However, weight can be an indicator of density, and more dense, harder tonewoods from which these guitars might be made are known to improve sustain because they absorb less energy from the vibrating string.

In this article, I will dive deep into the factors that influence the sustain of the notes on a guitar, and discuss whether its weight is one of them or not.

After leaving this page, you will have a clearer idea about what it takes for a guitar to have more sustain than others, and why weight is not a direct indicator of it, but something to take into consideration.

Is weight a good indicator of a guitar’s sustain?What are the factors that define the sustain of a guitar?Is sustain really important on a guitar?Are there any reasons to choose a heavier guitar?Are lighter guitars always better?

Weight alone is not a good indicator of a guitar’s sustain.

Weight alone is not a good indicator of a guitar’s sustain.

Sustain is more directly correlated with the hardness and stiffness of the components that make that guitar, namely tonewoods, construction, and other hardware.

If that string resonates attached to softer materials that act like a cushion, they will slowly but effectively absorb a big part of that energy, thus making it stop vibrating earlier.

Now, think of the same string resonating against a way harder material than the previous one.

It’s more likely that this stiffer medium remains unaltered by the vibrations and hence takes less energy away from the string.

All of this is just to say that the really important thing that defines a guitar’s sustain is how hard its tonewoods are.

But the interesting thing here is that these harder tonewoods are usually heavier, so there’s a certain correlation between weight and sustain, but it’s not correct to say that sustain depends on weight.

What are the factors that define the sustain of a guitar?

Some of the factors that determine how long a note will sustain on a guitar are the materials from which it’s built, the way the instrument is constructed, being it bolt-on, with a set neck or neck-through, the quality of its construction (better bonds between its parts), and the magnetic pull of its pickups on the strings.

If you want to know how the amount and strength of the pickups on a guitar affect its sustain, I recommend you check out the following article:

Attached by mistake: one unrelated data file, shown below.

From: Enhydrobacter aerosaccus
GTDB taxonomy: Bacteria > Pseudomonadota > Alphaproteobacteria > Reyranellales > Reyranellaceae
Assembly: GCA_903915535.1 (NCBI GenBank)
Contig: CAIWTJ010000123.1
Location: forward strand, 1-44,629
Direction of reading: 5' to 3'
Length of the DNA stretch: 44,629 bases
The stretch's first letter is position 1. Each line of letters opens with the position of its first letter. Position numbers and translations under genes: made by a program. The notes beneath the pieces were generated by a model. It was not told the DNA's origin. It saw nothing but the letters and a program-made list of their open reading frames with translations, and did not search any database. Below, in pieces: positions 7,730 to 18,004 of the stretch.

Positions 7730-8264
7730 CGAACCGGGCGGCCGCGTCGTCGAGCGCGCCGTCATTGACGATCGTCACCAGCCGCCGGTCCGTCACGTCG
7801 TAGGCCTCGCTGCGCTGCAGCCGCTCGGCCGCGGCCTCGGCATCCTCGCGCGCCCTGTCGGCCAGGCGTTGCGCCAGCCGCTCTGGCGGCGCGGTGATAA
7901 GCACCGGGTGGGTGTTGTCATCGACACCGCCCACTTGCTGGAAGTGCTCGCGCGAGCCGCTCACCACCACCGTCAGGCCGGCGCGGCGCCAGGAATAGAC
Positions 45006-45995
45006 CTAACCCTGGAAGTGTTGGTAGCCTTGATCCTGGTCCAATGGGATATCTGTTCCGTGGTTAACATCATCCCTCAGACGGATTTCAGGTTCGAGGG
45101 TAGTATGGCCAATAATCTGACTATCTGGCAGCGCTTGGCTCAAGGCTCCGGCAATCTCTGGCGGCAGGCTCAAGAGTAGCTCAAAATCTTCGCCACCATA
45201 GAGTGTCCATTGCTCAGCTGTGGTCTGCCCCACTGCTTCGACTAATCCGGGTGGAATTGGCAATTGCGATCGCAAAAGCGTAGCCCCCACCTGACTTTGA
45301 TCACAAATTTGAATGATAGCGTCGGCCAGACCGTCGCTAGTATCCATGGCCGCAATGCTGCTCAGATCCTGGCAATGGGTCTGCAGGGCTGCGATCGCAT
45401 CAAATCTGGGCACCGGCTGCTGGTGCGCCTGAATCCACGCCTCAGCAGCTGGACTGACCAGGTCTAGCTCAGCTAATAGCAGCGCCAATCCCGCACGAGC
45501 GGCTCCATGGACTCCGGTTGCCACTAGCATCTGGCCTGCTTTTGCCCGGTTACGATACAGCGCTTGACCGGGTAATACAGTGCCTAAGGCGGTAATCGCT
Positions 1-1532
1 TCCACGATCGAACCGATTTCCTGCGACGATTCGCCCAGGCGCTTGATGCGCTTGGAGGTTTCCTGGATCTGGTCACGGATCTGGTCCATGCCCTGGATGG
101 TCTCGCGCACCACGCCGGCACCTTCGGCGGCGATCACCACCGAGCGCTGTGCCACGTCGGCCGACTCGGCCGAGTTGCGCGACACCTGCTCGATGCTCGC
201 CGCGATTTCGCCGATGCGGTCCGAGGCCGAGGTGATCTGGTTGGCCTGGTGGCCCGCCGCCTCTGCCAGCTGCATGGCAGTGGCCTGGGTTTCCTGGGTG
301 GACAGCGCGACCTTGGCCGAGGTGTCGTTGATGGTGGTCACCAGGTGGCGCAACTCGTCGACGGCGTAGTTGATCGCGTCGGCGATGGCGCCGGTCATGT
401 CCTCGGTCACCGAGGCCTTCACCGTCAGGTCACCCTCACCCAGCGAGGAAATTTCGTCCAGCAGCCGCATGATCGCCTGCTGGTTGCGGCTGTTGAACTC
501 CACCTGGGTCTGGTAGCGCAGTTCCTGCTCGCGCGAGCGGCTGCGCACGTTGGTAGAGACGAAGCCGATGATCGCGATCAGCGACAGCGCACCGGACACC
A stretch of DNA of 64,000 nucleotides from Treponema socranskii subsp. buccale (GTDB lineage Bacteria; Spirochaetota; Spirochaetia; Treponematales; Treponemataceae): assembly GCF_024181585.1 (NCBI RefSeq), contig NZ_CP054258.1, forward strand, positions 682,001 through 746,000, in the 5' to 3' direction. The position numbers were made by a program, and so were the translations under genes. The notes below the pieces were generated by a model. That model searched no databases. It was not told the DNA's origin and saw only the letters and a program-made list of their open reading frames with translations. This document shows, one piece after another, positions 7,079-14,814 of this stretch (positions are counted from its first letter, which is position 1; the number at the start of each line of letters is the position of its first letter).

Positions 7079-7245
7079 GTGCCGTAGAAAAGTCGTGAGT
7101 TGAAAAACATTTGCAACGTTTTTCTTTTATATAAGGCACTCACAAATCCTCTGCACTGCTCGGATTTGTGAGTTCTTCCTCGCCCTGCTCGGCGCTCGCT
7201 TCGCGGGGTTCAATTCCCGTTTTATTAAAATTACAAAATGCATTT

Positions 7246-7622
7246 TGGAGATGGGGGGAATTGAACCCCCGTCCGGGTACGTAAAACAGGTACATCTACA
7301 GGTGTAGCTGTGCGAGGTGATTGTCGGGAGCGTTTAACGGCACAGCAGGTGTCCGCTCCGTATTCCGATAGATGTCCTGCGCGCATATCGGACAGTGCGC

Is sustain really important on a guitar?

In my opinion, no, sustain is not of utmost importance on a guitar.

Of course, if we are talking about extremely affordable instruments where you might struggle to make some notes to even maintain ringing for a few seconds, I’ll give it to you, sustain might matter.

But at a certain quality standard, from intermediate guitars upwards, sustain tends to not be a problem, especially when playing with a bit of distortion or overdrive.

There are alternatives in the market such as an ebow or sustainer pickups if you really need infinite notes on your songs.

You can also try to get an infinite feedback loop with your amp if you are playing with speakers and live sound.

Are there any reasons to choose a heavier guitar?

There’s no real reason to pick a heavier guitar because of its weight, however, its mass can be a proxy for other important features that might matter to you.

For instance, and as I mentioned earlier, heavier guitars are usually built with harder tonewoods.

Think of a Les Paul as a staple of this assertion.

Does Guitar Weight Affect Tone?

Are lighter guitars always better?

Lighter guitars are not necessarily better, although many players gravitate towards them because of their practicality.

A lighter guitar model, when talking about averages, will mean that the instrument is built with softer less dense tonewoods that have a slightly different sound than heavier ones.

Some players might like that better, others won’t.

Now, when comparing guitars from the same brand, model, and materials, a lighter instrument might mean that there’s less humidity captured into its tonewoods, and that might improve its overall resonance.

But apart from all these technical nuances, I really think you should go for the guitar that feels better to you.

Some players prefer the struggle of carrying around a heavy chunk of wood because it feels like the real thing and lets them dig harder into what they are playing.

Other players prefer instruments lighter than a feather that can be carried around while running across the stage effortlessly.

Hello there, my name is Ramiro and I’ve been playing guitar for almost 20 years.

From guitars, pedals, amps, and synths to studio gear and production tips, I hope you find what I post here useful, and I’ll try my best to keep it entertaining also.